Once again, grinding away with the evening going into the Reputation era without missing a beat. Taylor kicked that era off with “Ready for It” and made a segway into “Delicate,” “Don’t Blame Me,” and ended with “Look What You Made Me Do.” The stage sets were mind-blowing for each era. The one set that still stood out is “Look What You Made Me Do.” Taylor had six dancers in glass boxes at the back of the stage closest to the screen. Each box had a dancer dressed as a different ‘version of Taylor” throughout the years. It was mind-blowing how it was done. The dancers weren’t only just dressed as her but were also miming the entire time. For her only song from “Speak Now,” she came onto the stage slowly with a gorgeous purple bell ball gown that was covered in what appeared to be hand-sewn beads and started to belt out “Enchanted.” It was understated but just enough, with the fog rolling out behind her.
After that era ended, she wasted little time and kicked off Red; each song was her own version. That included “22,” “We Are Never Ever Getting Back Together (Taylor’s Version),” “I Knew You Were Trouble”(Taylor’s version),” and “All Too Well.” As well as a gorgeous duet with supporting artist Phoebe Bridgers performing “Nothing New (Taylor’s Version)” While they were wrapping up “Nothing New,” she made the comment, “and we have ten extra minutes” and started on her version of “All Too Well.” Which was also a very big crowd-pleaser that night; it honestly brought tears to my eyes with how emotional the Stadium was at that point in the show. I wouldn’t think it was possible to do some of the things Taylor was doing on stage at the pace she was doing with the footwear she was sporting. It was amazing.
Next up, we have Folklore which she told us how it was created during covid and was a made-up persona. TS also expressed that during covid, her coping mechanism was “writing her feelings down then singing them with everyone.” So thank you, covid, for having her write this! The songs during that era were “The 1,” “Betty,” “The Last Great American Dynasty,” “August,” “Illicit Affairs,” and “My Tears Ricochet and Cardigan.” It was where everything slowed down for a bit for everyone to catch their breath, but that didn’t last long.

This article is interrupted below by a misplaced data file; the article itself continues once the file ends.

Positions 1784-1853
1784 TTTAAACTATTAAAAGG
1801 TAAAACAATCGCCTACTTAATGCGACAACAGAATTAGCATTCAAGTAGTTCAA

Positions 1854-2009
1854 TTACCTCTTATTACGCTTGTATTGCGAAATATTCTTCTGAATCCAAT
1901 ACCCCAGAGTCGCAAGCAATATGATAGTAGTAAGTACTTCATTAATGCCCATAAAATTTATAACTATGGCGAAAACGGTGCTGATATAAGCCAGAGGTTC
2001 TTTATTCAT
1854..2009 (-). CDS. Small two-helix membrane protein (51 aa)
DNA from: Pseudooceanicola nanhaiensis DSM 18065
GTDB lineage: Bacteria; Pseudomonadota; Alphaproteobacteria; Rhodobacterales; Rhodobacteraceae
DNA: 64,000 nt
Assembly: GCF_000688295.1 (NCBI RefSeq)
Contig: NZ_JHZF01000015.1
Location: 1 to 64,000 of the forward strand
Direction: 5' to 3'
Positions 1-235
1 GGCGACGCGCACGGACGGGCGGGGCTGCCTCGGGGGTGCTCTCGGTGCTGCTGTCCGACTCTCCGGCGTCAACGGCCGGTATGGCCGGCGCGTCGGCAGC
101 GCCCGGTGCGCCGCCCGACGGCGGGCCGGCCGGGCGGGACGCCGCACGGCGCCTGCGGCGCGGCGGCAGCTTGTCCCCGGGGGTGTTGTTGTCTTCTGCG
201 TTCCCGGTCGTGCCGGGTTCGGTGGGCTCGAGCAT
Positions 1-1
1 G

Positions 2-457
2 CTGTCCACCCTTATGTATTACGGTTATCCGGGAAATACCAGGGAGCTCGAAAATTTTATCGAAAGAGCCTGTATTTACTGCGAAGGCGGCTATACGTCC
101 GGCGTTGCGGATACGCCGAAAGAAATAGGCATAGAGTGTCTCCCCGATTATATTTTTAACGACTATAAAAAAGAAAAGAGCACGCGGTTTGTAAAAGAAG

The entire energy of the Stadium shifted as soon as the first chord for “Style” was played as we headed into the era of 1989; it was time to dance and pick it up a bit. After that, she went into “Blank Space” (another huge crowd favorite), “Shake It Off,” “Wildest Dreams (Taylor’s Version),” and last but not least, “Bad Blood.” Now that song, that set, that was something. I didn’t know what we were shifting into at one point, it was edgy and fun, and then the next thing I knew, during the chorus at the top of the speaker posts, pyro technics came out with full-blown fire. I was decently close to them, and it was heating the Stadium for sure.
It was time to wind down again and hear the surprise songs, one of the most anticipated parts of her tour. It’s where Taylor takes requests and plays two different acoustic songs a night. Luckily for Philly, on night one we got “Gold Rush,” the first time it was performed live, and “Come Back, Be Here.” The debate was also settled about the song lyric in “Gold Rush” referring to the Eagles shirt hanging on the door. She says, “There was sort of a, I don’t know how large the debate was, but I did see the debate about how a lyric that says ‘with my Eagles T-shirt hanging from the door’… I saw some people wondering if it was the band Eagles or the team the Eagles” and then adds, “And I love the band the Eagles,” Swift noted, “but guys, like come on. I’m from Philly. Of course it’s the team.”. Shortly after that, the part of the floor seating directly in front of the stage erupted into a momentary E-A-G-L-E-S chant in typical Philly fashion. She wraps up with “Come Back, Be Here” per Phoebe Bridgers’s request. The crowd lost it for both acoustic songs, and she disappeared into the stage by “diving” into it, which made it appear that she was swimming up the stage via graphics on the background. I glanced at the time, and it was a quarter till 11, and I thought to myself, how the hell is she about to fit seven more songs into this night? She has done every era, and it’s time for the grand finale.